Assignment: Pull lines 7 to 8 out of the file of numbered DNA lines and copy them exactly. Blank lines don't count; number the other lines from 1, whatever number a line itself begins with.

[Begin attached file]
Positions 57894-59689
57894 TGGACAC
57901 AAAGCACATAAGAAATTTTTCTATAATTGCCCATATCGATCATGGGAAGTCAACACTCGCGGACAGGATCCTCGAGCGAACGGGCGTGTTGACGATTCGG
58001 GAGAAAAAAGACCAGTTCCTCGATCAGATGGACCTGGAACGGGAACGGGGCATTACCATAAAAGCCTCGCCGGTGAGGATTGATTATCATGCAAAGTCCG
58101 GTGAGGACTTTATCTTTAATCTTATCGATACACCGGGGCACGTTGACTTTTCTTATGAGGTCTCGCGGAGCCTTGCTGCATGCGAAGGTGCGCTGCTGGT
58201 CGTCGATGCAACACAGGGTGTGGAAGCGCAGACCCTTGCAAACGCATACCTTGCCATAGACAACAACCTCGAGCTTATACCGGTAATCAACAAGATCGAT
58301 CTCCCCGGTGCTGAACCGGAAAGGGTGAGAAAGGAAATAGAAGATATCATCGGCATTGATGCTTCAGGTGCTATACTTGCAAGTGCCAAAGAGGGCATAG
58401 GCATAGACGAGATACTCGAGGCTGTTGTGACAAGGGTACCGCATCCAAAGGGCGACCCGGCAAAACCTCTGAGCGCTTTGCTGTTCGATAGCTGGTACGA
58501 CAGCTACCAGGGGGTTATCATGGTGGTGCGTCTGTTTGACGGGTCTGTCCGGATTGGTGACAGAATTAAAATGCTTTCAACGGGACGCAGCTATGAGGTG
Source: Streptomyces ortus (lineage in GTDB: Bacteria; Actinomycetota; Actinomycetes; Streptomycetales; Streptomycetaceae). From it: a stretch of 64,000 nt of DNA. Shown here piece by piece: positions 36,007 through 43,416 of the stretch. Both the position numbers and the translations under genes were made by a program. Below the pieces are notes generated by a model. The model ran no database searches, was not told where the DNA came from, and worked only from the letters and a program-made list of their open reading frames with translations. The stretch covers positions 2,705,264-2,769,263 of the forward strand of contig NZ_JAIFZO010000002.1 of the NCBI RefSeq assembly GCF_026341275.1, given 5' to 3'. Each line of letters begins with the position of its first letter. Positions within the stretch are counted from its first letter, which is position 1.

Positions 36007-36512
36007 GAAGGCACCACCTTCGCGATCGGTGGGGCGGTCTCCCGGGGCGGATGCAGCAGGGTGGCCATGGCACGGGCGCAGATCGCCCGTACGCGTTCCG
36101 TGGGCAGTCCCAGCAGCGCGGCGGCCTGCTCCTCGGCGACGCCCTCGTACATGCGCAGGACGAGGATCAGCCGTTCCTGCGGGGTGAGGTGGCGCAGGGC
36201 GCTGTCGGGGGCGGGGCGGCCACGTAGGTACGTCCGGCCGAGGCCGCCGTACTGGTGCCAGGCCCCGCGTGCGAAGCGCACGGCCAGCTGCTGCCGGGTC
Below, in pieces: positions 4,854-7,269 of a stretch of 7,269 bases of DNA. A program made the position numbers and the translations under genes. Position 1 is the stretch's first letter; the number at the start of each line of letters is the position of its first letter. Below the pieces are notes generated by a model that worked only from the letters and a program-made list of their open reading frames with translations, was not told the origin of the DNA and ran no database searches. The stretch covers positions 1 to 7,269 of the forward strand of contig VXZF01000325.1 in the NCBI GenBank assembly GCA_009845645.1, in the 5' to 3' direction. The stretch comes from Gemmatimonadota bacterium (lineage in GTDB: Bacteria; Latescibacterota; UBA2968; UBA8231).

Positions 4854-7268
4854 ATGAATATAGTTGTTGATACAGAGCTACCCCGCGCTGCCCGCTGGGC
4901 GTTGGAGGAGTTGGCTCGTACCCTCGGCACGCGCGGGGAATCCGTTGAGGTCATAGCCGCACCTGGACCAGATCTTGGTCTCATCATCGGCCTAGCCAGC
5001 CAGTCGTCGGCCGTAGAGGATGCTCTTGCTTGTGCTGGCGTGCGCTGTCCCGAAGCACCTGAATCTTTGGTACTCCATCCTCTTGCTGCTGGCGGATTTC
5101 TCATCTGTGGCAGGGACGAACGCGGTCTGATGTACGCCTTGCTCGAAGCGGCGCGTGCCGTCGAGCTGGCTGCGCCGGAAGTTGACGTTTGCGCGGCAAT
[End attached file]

58301 CTCCCCGGTGCTGAACCGGAAAGGGTGAGAAAGGAAATAGAAGATATCATCGGCATTGATGCTTCAGGTGCTATACTTGCAAGTGCCAAAGAGGGCATAG
58401 GCATAGACGAGATACTCGAGGCTGTTGTGACAAGGGTACCGCATCCAAAGGGCGACCCGGCAAAACCTCTGAGCGCTTTGCTGTTCGATAGCTGGTACGA